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Supreme court rules against UPS in pregnancy discrimination case

Could pregnancy threaten your job?
Could pregnancy threaten your job?
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Today, the Supreme Court ruled that Peggy Young's discrimination case against her former employer, UPS, may go forward. In a 6-3 vote, the justices dismissed a decision from a lower court that had blocked her suit, according to Reuters. Now, the case will proceed in a lower court.

A quick rundown: Young, then a part-time driver for UPS, became pregnant in 2006. Her midwife advised her not to lift more than 20 pounds for the remainder of her pregnancy — a problem in a job that required her to be able to lift 70. When she asked for light duty, reasoning that the UPS offered that option to disabled and injured workers, the company said she was ineligible and put her on unpaid leave.

Young and her lawyers said this violated the Pregnancy Discrimination Act. Here's a rundown of five things you need to know about this case.

1) Companies have interpreted what it means to discriminate against a pregnant woman differently

The Pregnancy Discrimination Act says that pregnant women "shall be treated the same for all employment-related purpose ... as other persons not so affected but similar in their ability or inability to work."

That might sound concrete enough, but companies have interpreted it very differently, as Claire Zillman writes at Fortune. Some companies believe that all that matters is whether a policy is "pregnancy neutral." UPS said it didn't discriminate against Young because she was pregnant. Rather, it said its policy was to only give people lighter duty if they were injured on the job, legally disabled, or had lost their federal driver's certificate. Other companies have gone beyond neutrality, giving pregnant and non-pregnant workers alike the same accommodations based on their physical restrictions.

The lower courts found in favor of UPS. As Scotusblog explains, the Fourth Circuit appeals court argued that UPS didn't single out pregnant workers for worse treatment, and didn't deny pregnant workers the same rights as those who did meet UPS's requirements for light duty.

So what mattered here was how the Supreme Court interpreted the Act. Writing for the majority, Justice Stephen Breyer wrote that there was "genuine dispute as to whether UPS provided more favorable treatment to at least some employees whose situation cannot reasonably be distinguished from Young's," according to Reuters. The dissenting justices argued that this placed new burdens on employers to justify their policies.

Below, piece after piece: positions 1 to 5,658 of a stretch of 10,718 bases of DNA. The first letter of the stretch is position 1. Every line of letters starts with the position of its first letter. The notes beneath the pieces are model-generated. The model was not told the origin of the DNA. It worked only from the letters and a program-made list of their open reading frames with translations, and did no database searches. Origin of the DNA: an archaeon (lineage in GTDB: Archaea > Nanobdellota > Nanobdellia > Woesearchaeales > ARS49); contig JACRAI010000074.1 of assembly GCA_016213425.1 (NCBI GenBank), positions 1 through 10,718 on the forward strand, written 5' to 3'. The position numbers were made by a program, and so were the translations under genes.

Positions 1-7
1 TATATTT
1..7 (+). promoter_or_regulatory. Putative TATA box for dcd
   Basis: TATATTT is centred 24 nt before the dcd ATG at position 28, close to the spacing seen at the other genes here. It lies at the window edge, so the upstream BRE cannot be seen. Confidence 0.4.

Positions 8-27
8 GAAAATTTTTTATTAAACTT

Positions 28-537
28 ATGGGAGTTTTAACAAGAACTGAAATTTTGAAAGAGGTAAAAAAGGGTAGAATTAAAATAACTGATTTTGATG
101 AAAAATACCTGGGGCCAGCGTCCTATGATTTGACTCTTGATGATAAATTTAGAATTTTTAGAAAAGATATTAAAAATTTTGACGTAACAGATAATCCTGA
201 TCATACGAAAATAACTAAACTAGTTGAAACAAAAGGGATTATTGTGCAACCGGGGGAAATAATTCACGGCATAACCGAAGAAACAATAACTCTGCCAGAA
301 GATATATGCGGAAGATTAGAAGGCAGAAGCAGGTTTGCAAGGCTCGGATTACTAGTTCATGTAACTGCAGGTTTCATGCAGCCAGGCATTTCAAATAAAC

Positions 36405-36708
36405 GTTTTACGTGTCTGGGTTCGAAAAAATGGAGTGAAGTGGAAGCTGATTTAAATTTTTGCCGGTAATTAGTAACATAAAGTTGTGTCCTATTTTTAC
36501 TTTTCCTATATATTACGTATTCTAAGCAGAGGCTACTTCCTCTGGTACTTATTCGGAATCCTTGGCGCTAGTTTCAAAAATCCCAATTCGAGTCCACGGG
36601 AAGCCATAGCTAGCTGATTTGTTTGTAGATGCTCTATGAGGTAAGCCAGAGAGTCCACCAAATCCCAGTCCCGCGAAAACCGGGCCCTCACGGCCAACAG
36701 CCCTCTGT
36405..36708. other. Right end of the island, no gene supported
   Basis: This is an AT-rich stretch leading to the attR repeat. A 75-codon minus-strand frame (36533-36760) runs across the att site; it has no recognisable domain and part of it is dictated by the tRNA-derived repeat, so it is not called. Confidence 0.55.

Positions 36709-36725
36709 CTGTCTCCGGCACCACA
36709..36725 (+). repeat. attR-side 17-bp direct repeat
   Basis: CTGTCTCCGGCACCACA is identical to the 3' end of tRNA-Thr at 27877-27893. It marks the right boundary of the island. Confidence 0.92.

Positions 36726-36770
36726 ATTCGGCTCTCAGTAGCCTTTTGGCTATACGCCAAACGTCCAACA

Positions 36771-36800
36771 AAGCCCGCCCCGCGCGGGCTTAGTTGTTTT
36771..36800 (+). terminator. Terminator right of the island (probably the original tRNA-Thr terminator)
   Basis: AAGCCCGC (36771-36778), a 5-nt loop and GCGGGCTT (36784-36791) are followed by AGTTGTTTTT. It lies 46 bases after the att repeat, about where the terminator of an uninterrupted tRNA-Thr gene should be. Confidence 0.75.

2) UPS has already changed its policies

UPS's rules at the time Young was a driver were different from its rules now. In October, the company said it would start offering light-duty work "as an accommodation to pregnant employees with lifting or other physical restrictions to the same extent" as it gives those accommodations with similar restrictions as a result of on-the-job injuries.

UPS says that's because the policy has changed. One big shift came last year, when the EEOC issued new guidance saying that certain conditions arising from pregnancy can be treated as disabilities, and that employers should treat them that way. That new guidance arose in part from the 2008 amendments to the Americans with Disabilities Act (ADA).

3) The Obama Administration didn't want the court to take the case

In a May amicus brief, the Solicitor General and other Justice Department officials wrote that courts had misinterpreted the PDA. But they also argued that in light of those changes to the ADA, the court shouldn't hear the case.

The 2008 ADA greatly broadened what constitutes a disability, and the EEOC has said that includes some pregnancy-related conditions. As BNA reports, the Solicitor General argued that the amendments "may lead courts to reconsider their approach to evaluating a pregnant employee's claim that other employees with similar limitations on their ability to work." Justice argued at the time that EEOC's then-forthcoming pregnancy guidance would render the Supreme Court's consideration of this case unnecessary.

But the Obama administration's wishes aside, those changes happened after Young filed her suit so they don't apply to her case.

4) Young v. UPS united pro-life and pro-choice organizations

Both the anti-abortion right and the feminist left filed amicus briefs on behalf of Young, though they come at it from different angles. Women's rights groups like the Women's Law Project and Legal Momentum (formerly known as the NOW Legal Defense Fund) signed onto briefs arguing Young's side of the case. In one of those briefs, these groups argue that the Fourth Circuit was incorrect and "misconceive[d] the gender stereotyping behind pregnancy discrimination."

Meanwhile, a brief sponsored by Americans United for Life argues that in creating the Pregnancy Discrimination Act, Congress was trying to "protect women from economic pressure to abort their children because of pregnancy discrimination." These groups don't agree about much, but support for a broad view of pregnancy discrimination brings them together.

5) Lots of women work well into their pregnancies (and need the money)

More than 80 percent of first-time mothers who work while pregnant work into the final month of their pregnancies, according to a 2013 National Women's Law Center report. For women with desk jobs, pregnancy isn't always a huge impediment. But for women who do more strenuous work, the physical limitations that pregnancy can cause are frequently a major problem.

And women are increasingly the primary or sole breadwinners in their families, as Pew has reported. Fully 40 percent of women were their household's main earner in 2011, including the 25 percent who are single mothers. When pregnancy threatens a woman's job, it also threatens her family's livelihood.